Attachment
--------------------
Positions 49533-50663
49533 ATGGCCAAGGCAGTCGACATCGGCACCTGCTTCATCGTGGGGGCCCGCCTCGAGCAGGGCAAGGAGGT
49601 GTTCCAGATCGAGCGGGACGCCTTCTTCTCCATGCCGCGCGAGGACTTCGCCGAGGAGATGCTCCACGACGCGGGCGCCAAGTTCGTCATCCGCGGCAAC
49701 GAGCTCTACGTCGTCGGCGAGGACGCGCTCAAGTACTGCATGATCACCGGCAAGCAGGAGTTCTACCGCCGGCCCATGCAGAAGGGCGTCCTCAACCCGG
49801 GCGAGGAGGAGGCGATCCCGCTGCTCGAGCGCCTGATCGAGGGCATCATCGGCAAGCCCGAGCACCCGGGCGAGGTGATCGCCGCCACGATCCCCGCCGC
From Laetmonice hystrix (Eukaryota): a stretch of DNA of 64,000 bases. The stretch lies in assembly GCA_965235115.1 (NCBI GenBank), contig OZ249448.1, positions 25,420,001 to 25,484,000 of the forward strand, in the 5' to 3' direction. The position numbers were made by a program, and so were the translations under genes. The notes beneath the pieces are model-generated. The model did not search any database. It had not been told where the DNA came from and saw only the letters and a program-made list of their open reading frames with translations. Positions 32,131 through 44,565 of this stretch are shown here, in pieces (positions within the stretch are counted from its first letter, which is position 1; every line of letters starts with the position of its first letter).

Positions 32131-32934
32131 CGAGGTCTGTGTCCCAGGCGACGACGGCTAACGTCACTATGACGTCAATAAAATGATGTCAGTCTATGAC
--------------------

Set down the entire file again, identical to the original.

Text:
Positions 49533-50663
49533 ATGGCCAAGGCAGTCGACATCGGCACCTGCTTCATCGTGGGGGCCCGCCTCGAGCAGGGCAAGGAGGT
49601 GTTCCAGATCGAGCGGGACGCCTTCTTCTCCATGCCGCGCGAGGACTTCGCCGAGGAGATGCTCCACGACGCGGGCGCCAAGTTCGTCATCCGCGGCAAC
49701 GAGCTCTACGTCGTCGGCGAGGACGCGCTCAAGTACTGCATGATCACCGGCAAGCAGGAGTTCTACCGCCGGCCCATGCAGAAGGGCGTCCTCAACCCGG
49801 GCGAGGAGGAGGCGATCCCGCTGCTCGAGCGCCTGATCGAGGGCATCATCGGCAAGCCCGAGCACCCGGGCGAGGTGATCGCCGCCACGATCCCCGCCGC
From Laetmonice hystrix (Eukaryota): a stretch of DNA of 64,000 bases. The stretch lies in assembly GCA_965235115.1 (NCBI GenBank), contig OZ249448.1, positions 25,420,001 to 25,484,000 of the forward strand, in the 5' to 3' direction. The position numbers were made by a program, and so were the translations under genes. The notes beneath the pieces are model-generated. The model did not search any database. It had not been told where the DNA came from and saw only the letters and a program-made list of their open reading frames with translations. Positions 32,131 through 44,565 of this stretch are shown here, in pieces (positions within the stretch are counted from its first letter, which is position 1; every line of letters starts with the position of its first letter).

Positions 32131-32934
32131 CGAGGTCTGTGTCCCAGGCGACGACGGCTAACGTCACTATGACGTCAATAAAATGATGTCAGTCTATGAC